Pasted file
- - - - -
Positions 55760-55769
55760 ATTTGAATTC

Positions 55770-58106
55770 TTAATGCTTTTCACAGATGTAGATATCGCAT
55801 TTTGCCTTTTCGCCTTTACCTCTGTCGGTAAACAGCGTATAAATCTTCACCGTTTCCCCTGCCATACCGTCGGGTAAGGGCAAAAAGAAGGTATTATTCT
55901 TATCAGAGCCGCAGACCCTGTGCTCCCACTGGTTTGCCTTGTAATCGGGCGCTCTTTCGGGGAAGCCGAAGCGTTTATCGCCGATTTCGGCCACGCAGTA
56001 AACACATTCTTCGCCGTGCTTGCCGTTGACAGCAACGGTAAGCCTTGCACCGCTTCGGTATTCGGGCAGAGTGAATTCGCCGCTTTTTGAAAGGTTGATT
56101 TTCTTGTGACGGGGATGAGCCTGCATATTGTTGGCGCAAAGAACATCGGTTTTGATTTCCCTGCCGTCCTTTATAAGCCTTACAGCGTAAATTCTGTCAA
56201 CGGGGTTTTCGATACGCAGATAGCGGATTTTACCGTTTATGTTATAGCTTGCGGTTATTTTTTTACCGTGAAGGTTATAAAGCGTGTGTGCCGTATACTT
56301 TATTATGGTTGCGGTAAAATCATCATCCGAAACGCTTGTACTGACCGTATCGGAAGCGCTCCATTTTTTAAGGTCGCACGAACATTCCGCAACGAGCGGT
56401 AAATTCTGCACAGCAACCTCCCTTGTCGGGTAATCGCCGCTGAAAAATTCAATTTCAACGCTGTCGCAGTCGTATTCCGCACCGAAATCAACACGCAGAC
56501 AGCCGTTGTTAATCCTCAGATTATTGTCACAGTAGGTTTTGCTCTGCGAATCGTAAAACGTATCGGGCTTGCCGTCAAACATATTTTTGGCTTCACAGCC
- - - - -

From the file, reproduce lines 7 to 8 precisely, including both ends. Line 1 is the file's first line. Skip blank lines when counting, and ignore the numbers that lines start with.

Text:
56001 AACACATTCTTCGCCGTGCTTGCCGTTGACAGCAACGGTAAGCCTTGCACCGCTTCGGTATTCGGGCAGAGTGAATTCGCCGCTTTTTGAAAGGTTGATT
56101 TTCTTGTGACGGGGATGAGCCTGCATATTGTTGGCGCAAAGAACATCGGTTTTGATTTCCCTGCCGTCCTTTATAAGCCTTACAGCGTAAATTCTGTCAA